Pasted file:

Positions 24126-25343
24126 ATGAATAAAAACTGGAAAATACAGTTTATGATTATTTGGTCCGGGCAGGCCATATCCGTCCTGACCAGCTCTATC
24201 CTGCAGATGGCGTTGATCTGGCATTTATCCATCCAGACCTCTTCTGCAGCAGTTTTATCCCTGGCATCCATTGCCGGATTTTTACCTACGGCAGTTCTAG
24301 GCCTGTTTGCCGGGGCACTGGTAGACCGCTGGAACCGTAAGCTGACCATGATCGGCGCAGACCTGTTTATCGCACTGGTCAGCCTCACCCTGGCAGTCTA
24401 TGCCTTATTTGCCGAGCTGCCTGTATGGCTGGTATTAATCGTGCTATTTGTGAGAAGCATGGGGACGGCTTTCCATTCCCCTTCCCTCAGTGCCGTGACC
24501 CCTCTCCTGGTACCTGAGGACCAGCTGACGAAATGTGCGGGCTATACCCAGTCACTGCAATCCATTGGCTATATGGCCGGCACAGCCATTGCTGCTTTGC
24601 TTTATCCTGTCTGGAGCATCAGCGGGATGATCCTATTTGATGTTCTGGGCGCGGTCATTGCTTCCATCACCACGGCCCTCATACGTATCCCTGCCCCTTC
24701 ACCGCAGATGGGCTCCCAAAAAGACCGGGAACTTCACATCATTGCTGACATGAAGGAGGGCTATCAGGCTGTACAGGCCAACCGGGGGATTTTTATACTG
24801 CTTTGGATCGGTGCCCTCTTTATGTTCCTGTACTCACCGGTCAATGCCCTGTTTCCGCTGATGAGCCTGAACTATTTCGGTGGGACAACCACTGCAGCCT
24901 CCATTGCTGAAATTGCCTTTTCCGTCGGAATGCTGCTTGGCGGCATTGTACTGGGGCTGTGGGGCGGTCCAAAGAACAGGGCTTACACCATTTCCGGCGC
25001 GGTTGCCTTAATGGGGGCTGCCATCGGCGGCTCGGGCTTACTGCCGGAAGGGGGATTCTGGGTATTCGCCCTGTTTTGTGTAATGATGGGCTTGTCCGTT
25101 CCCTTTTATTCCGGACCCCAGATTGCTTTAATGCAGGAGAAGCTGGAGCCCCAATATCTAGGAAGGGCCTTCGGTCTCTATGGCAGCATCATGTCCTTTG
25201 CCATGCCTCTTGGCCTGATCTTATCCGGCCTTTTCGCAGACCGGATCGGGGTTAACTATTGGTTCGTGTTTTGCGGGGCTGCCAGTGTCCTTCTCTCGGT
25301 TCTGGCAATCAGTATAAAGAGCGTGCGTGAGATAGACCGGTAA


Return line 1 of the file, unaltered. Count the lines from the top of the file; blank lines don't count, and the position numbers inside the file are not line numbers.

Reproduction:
Positions 24126-25343